chicago snowfall

New Year's Eve Forecast: Cloudy, Light Rain Possible Before Snow Arrives

NBCUniversal Media, LLC

Amid cool temperatures, New Year's Eve is expected to be cloudy with a chance for light rain throughout the day before a major snow storm hits the Chicago area.

High temperatures will likely hit the upper 30s on Friday as a mix of rain and snow remains possible in Chicago's northern suburbs, according to the NBC 5 Storm Team.

For celebrations Friday night, temperatures will likely be in the mid-30s and remain dry before significant snowfall arrives on Saturday to ring in the new year.

As the storm develops and approaches the region, forecast models are dialing in which areas could be hit the hardest, with six or more inches of snow possible in some locations, according to the National Weather Service.

According to NBC 5 Storm Team Meteorologist Paul Deanno, a group of counties that includes Kenosha County in Wisconsin, as well as McHenry, Lake, DeKalb, Kane, LaSalle and Kendall counties in Illinois, has a 90% probability of seeing at least four inches of snow over the weekend.

The city of Chicago itself, along with the rest of Cook County, DuPage County and Will County, has an 80% chance of seeing four or more inches of snow, according to the NBC 5 Storm Team.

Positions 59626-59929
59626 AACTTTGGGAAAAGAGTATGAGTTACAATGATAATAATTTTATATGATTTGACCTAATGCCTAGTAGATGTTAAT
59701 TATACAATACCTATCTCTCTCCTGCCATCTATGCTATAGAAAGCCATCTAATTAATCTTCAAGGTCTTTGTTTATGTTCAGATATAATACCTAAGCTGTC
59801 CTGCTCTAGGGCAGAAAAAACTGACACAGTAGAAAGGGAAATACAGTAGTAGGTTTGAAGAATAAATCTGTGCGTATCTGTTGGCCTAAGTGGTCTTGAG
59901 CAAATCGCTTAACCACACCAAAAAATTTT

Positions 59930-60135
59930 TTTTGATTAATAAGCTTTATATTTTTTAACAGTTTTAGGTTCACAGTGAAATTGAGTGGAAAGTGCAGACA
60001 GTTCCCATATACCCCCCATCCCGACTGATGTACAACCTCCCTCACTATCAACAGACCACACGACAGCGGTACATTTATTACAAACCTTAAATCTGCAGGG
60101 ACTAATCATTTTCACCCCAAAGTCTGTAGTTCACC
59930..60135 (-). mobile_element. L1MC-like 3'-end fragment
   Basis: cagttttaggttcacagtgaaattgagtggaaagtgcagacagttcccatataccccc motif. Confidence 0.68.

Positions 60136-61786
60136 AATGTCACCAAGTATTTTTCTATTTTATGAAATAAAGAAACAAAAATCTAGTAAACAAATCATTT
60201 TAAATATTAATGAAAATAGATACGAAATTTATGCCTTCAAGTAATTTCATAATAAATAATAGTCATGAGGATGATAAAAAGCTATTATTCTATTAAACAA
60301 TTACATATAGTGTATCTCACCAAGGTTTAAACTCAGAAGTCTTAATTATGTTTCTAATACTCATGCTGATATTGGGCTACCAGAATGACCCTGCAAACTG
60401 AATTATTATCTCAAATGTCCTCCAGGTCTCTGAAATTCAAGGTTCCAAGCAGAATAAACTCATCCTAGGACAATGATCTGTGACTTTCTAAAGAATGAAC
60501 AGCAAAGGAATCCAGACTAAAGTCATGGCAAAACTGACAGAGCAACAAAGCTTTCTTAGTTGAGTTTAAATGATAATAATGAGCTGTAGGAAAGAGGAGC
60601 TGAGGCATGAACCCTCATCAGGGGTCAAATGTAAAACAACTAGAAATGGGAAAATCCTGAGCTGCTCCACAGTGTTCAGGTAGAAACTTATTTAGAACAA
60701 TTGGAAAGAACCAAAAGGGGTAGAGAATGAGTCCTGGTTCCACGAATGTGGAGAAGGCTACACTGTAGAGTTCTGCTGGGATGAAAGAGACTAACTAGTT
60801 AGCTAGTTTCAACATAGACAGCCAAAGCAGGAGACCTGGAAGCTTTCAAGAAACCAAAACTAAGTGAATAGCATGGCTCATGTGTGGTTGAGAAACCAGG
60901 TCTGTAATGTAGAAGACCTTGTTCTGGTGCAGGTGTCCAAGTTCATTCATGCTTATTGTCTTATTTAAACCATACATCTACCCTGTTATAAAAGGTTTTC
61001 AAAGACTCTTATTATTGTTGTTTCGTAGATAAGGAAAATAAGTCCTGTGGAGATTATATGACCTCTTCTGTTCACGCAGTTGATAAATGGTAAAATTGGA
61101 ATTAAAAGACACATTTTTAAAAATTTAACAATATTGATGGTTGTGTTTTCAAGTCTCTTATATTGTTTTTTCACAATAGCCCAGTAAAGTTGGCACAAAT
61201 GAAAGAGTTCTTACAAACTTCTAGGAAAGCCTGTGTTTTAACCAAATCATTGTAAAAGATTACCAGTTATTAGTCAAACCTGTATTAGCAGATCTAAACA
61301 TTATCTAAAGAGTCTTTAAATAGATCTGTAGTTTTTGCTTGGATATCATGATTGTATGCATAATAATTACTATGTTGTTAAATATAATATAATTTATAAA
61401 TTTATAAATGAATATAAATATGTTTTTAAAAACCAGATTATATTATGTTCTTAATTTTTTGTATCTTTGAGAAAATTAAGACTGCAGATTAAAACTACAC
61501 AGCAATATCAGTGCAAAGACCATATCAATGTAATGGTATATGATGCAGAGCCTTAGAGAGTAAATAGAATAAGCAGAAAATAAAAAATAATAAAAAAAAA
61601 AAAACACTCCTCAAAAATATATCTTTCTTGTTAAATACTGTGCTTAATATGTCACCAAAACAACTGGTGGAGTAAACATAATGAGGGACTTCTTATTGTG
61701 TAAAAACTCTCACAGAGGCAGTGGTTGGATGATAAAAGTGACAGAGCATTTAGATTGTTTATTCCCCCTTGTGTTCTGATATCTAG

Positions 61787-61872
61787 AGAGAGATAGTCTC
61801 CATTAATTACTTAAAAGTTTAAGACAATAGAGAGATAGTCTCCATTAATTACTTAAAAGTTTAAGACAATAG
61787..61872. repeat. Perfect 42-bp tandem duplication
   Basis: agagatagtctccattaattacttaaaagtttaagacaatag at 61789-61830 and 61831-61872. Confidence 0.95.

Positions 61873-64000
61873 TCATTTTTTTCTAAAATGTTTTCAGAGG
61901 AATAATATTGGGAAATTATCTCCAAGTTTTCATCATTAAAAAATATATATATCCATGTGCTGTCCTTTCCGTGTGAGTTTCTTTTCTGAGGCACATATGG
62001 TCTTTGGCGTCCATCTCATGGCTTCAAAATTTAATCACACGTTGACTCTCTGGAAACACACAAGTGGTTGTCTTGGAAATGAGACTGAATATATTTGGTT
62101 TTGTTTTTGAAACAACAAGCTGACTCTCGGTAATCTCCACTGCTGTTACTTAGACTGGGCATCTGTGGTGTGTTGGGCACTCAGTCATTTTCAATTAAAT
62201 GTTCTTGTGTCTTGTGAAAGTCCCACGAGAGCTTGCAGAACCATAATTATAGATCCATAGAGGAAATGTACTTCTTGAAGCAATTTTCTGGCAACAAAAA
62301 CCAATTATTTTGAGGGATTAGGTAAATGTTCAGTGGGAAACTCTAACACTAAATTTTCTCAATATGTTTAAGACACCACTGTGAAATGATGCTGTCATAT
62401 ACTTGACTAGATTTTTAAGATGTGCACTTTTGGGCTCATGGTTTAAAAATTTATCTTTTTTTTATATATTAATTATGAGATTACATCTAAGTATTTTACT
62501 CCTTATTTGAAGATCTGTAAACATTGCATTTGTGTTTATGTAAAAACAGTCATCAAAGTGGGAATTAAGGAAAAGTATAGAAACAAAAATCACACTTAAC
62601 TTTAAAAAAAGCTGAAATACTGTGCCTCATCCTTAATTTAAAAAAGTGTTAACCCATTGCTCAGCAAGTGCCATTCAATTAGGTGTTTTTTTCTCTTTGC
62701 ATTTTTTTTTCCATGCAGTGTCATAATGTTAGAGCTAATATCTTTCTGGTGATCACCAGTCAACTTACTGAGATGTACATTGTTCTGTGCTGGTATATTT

Areas to the south of the area, including Grundy and Kankakee counties in Illinois, have a 50% chance of seeing a snowfall of four or more inches. Lake, Porter, LaPorte, Newton and Jasper counties in Indiana are also in that range, according to forecast models.

The National Weather Service has issued guidance that anticipates the heaviest snows occurring between 12 and 6 p.m. in north-central Illinois, with areas around the city of Chicago potentially seeing serious travel issues caused by blowing snow.

A winter storm watch is in effect for McHenry, Lake, DeKalb, Kane, DuPage, Cook, LaSalle, Kendall Grundy and Will counties beginning Saturday morning and running through midnight Sunday.

In addition to the heavy snow, the area will also likely see strong northeasterly winds, occasionally gusting in excess of 35 miles per hour, according to the NWS.

The blowing snow could cause drifting issues, and could cause hazardous travel conditions, especially in open areas.

Contact Us